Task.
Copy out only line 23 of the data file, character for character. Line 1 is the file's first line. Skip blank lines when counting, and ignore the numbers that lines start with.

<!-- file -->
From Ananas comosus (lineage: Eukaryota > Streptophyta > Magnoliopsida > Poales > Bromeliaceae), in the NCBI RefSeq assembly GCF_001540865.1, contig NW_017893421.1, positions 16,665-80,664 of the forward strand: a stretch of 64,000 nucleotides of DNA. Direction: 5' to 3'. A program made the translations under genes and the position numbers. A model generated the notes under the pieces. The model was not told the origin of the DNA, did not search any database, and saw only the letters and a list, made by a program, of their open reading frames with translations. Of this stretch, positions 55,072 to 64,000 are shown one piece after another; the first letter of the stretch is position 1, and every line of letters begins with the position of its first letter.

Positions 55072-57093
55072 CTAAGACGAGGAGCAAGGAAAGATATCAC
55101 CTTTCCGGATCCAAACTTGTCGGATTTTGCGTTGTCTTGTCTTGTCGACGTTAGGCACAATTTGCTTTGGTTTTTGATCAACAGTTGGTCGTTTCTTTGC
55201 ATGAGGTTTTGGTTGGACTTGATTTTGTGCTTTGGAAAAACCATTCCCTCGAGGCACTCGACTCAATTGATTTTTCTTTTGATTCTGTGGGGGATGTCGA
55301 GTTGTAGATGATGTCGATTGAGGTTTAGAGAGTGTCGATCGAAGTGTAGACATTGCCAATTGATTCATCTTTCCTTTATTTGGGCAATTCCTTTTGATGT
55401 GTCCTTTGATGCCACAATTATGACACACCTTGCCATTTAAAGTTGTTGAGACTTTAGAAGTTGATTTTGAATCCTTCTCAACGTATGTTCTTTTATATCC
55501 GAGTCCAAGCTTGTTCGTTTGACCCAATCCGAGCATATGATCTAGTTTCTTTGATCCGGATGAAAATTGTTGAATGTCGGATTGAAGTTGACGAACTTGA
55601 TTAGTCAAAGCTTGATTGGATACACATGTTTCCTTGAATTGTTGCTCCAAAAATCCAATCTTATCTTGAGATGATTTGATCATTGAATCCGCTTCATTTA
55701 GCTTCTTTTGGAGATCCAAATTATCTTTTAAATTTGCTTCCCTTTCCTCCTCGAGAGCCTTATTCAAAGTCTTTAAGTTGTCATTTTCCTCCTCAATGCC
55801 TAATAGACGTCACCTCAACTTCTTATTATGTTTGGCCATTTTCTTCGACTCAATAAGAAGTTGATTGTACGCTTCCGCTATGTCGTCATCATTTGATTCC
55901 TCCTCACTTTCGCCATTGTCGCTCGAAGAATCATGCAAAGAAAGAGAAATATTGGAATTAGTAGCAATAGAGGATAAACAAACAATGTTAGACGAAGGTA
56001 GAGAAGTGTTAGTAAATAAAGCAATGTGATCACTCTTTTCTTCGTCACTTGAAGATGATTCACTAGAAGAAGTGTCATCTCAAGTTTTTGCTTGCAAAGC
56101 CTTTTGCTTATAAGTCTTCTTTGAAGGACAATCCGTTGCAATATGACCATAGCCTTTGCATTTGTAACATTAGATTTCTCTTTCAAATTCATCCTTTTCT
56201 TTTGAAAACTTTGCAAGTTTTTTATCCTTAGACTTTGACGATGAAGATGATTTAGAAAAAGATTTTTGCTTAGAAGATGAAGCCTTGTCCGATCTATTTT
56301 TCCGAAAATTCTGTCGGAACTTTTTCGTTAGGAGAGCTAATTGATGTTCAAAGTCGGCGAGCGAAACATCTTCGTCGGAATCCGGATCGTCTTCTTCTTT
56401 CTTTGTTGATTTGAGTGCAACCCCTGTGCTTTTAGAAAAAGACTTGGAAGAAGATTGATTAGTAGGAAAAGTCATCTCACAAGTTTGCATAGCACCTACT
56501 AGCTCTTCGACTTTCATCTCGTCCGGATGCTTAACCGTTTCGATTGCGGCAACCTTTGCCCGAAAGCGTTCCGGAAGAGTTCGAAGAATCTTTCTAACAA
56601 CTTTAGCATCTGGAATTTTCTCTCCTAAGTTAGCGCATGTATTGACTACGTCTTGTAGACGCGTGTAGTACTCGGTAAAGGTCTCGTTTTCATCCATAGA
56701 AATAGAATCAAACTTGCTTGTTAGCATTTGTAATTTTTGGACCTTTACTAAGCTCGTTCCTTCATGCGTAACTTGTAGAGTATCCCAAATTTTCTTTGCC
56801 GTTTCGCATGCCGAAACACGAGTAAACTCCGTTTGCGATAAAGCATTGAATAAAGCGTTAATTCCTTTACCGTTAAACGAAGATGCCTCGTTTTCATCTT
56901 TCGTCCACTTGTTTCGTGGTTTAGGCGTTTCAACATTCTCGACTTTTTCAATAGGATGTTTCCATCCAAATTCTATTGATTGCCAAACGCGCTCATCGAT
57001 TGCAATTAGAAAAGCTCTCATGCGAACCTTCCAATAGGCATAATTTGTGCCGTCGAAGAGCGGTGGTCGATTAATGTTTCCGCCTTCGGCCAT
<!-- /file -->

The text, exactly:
57001 TGCAATTAGAAAAGCTCTCATGCGAACCTTCCAATAGGCATAATTTGTGCCGTCGAAGAGCGGTGGTCGATTAATGTTTCCGCCTTCGGCCAT